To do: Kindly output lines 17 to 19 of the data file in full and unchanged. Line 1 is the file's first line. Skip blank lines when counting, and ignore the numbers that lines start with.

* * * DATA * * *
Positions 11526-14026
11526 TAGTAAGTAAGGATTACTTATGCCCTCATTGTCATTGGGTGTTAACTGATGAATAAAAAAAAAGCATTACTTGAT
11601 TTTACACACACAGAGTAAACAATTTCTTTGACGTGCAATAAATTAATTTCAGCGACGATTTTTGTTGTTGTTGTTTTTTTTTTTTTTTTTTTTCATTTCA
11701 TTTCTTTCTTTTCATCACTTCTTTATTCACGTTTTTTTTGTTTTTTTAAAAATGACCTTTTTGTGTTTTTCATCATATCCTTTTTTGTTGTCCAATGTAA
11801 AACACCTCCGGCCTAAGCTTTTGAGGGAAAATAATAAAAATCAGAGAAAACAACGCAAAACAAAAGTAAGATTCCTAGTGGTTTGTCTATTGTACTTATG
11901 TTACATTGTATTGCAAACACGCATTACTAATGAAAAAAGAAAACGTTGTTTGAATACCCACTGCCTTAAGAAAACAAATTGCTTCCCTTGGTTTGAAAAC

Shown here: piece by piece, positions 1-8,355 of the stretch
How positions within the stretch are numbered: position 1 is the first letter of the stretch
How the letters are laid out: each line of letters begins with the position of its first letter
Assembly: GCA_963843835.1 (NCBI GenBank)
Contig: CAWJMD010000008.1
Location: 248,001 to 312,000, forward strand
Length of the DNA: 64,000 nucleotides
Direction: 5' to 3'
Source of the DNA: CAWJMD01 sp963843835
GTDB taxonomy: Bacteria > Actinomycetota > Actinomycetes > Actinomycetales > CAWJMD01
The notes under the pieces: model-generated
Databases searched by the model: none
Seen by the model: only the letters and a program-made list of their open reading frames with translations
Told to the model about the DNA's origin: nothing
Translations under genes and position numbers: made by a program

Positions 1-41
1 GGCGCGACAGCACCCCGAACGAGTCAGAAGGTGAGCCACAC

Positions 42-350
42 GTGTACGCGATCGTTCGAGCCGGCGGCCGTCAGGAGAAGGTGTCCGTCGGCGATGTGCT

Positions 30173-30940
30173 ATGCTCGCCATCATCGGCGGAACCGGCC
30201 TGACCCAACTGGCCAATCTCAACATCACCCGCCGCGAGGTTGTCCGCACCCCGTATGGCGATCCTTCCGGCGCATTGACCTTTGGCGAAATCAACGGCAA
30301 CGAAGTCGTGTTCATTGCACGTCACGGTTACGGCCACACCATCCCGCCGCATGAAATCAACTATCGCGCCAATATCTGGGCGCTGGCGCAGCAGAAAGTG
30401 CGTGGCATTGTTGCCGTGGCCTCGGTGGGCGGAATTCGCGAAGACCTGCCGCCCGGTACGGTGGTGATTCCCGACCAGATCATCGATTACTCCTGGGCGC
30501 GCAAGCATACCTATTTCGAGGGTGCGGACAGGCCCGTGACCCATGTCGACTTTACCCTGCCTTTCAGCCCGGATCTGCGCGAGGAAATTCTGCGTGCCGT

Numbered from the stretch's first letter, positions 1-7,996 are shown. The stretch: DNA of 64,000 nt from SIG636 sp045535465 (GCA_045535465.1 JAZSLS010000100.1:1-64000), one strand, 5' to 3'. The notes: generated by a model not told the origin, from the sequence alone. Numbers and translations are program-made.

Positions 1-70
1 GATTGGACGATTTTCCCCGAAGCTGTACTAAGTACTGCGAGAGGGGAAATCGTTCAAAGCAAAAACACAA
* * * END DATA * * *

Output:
The notes under the pieces: model-generated
Databases searched by the model: none
Seen by the model: only the letters and a program-made list of their open reading frames with translations